Lawmakers touched by gun violence celebrate bipartisan bill: ‘The NRA no longer has authority’

Gun Rights

Representative Lucy McBath of Georgia walked off the Senate floor with both fists raised in the air after the upper chamber passed a bipartisan gun bill late Thursday evening.

“I can’t put into words how important this day is to so many communities and so many future generations and so many gun violence survivors and victims that have been waiting and waiting for so long for Congress to act”, she told The Independent.

Similarly, Arizona Senator Mark Kelly was pleased with the legislation he and his fellow Arizona Democratic Senator Kyrsten Sinema helped negotiate.

“Sometimes it takes a while for us to come together to do something positive but it’s a perfect example of something bipartisan, that really makes a difference”, he told The Independent.

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But it’s a moment neither likely wishes they never had to witness and certainly neither expected they’d experience in the halls of Congress. Their stories are different but weaved together by gun violence: Ms McBath, a Black woman who had her heart ripped out when a white man slayed her son; Mr Kelly, a low-key white former astronaut who nearly lost the love of his life more than a decade ago.

On 23 November 2012, Michael Dunn shot and killed McBath’s son Jordan Davis, who was 17 at the time, at a gas station in Jacksonville, Florida over an altercation about how loud Mr Davis’s music was. Earlier this month, at a House markup of gun legislation, she described the pain she experienced as a mother learning her son died when discussing parents who learned that their children were among the 19 that a gunman in Uvalde, Texas killed at Robb Elementary School.

“Parents across the country know that phone call. It’s a sucker punch to my stomach every time I learn there’s another phone call”, she said, before describing the questions that race through a parents’ head when they learn a bullet killed them.

“Was my child afraid? Did he feel the pain as the bullets ripped through his skin?” she said. “How long did it take him to die? Was it quick or did he suffer?”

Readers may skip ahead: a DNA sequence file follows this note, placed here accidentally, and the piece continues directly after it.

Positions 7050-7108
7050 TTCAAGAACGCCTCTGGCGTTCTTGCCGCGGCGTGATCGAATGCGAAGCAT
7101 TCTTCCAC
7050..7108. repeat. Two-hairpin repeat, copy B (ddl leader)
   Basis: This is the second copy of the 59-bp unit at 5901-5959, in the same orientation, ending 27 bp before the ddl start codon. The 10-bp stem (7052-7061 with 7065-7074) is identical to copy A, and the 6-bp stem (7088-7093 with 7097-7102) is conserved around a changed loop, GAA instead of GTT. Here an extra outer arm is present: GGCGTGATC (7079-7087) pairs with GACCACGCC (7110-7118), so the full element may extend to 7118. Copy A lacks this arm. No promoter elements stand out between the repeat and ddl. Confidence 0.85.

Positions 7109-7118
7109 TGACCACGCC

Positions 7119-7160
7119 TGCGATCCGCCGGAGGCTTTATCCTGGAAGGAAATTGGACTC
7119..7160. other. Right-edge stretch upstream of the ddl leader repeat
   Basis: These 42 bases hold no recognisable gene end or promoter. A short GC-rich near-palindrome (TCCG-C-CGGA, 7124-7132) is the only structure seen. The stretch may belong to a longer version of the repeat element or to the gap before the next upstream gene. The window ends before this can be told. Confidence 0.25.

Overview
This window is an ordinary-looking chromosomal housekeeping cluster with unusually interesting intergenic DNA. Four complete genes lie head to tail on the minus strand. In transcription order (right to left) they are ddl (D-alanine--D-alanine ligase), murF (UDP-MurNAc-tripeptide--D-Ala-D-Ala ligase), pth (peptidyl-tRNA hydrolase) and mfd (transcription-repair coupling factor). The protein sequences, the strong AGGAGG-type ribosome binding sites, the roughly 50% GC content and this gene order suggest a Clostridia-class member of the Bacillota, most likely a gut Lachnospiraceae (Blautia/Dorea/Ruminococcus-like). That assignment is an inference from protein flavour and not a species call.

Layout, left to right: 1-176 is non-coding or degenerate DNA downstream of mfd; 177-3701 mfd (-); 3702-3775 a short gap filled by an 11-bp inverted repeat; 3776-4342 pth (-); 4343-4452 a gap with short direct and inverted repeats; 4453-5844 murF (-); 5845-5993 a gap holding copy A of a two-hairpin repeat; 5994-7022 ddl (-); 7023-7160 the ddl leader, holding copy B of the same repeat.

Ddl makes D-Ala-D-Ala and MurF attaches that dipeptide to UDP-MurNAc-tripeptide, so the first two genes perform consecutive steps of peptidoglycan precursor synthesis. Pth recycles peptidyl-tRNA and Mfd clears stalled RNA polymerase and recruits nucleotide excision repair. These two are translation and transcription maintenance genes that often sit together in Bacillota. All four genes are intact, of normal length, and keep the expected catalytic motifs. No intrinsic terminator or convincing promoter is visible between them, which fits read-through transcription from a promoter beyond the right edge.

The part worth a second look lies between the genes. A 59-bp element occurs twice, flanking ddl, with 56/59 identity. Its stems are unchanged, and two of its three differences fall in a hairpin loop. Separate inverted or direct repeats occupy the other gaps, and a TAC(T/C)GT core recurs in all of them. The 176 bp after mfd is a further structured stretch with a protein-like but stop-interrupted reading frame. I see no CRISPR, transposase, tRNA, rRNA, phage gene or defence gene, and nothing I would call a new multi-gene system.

Ms McBath in turn made combating gun violence activism her life’s work. She became the spokeswoman for Moms Demand Action for Gun Sense in America. In 2016, when then-President Barack Obama shed tears while talking about the failure to pass gun legislation in 2016, Ms McBath was literally standing right behind him.

In 2018, Ms McBath did what a baby-faced kid named Jon Ossoff couldn’t do in 2017 and flipped Georgia’s 6th district as part of the blue wave that swept in tons of Democratic women. Last month, she won her primary after she switched districts. Earlier in the evening, she waited under the Rotunda of the Capitol for the Senate to cast its vote.

When asked what this meant to her, Ms McBath sounded hopeful.

“Anything that is a deterrant, anything that prevents people from unnecessarily being maimed or hurt, or unnecessary gun violence is a win”, she said.

For his part, Mr Kelly’s life was changed forever in 2011. A former astronaut, Mr Kelly was sent back down to earth when his wife, then-Representative Gabrielle Giffords was holding a constituent event in Tucson when a gunman killed six people and shot Ms Giffords in the head.

In the subsequent months, Ms Giffords resigned from Congress to focus on her recovery, while she and her husband embarked on a second career as vocal advocates to combat gun violence. In 2020, Mr Kelly beat Martha McSally the same night that President Joe Biden won Arizona. Incidentally, 10 years to the week, his life was threatened when insurrectionists raided the Capitol.

After the shooting in Uvalde, Texas, Mr Kelly was one of the bipartisan group of 20 Senators who helped negotiate the final package. Mr Kelly is up for reelection this year in one of the toughest and most widely-watched races in the country. Now, he will both campaign on–and have to defend–his work on the legislation.

The bill will now head to the House of Representatives, where Ms McBath will have a chance to vote for it. She acknowledged that it will not be a panacea but a good start.

“But this is a new beginning”, she said. “It’s a good beginning. And it shows that the NRA gun lobby no longer has the authority that they believe that they’ve had, that the American people are standing up, no longer they understand by being in fear in their own communities, in their schools, in their churches, in the grocery stores. Enough is enough.”

Mr Kelly said for his part that he talked to his wife earlier in the day.

“She’s, she’s very excited’, he said. “This is gonna save people’s lives.”

The Senate finished its business for the week and Mr Kelly will soon have a chance to see his wife.

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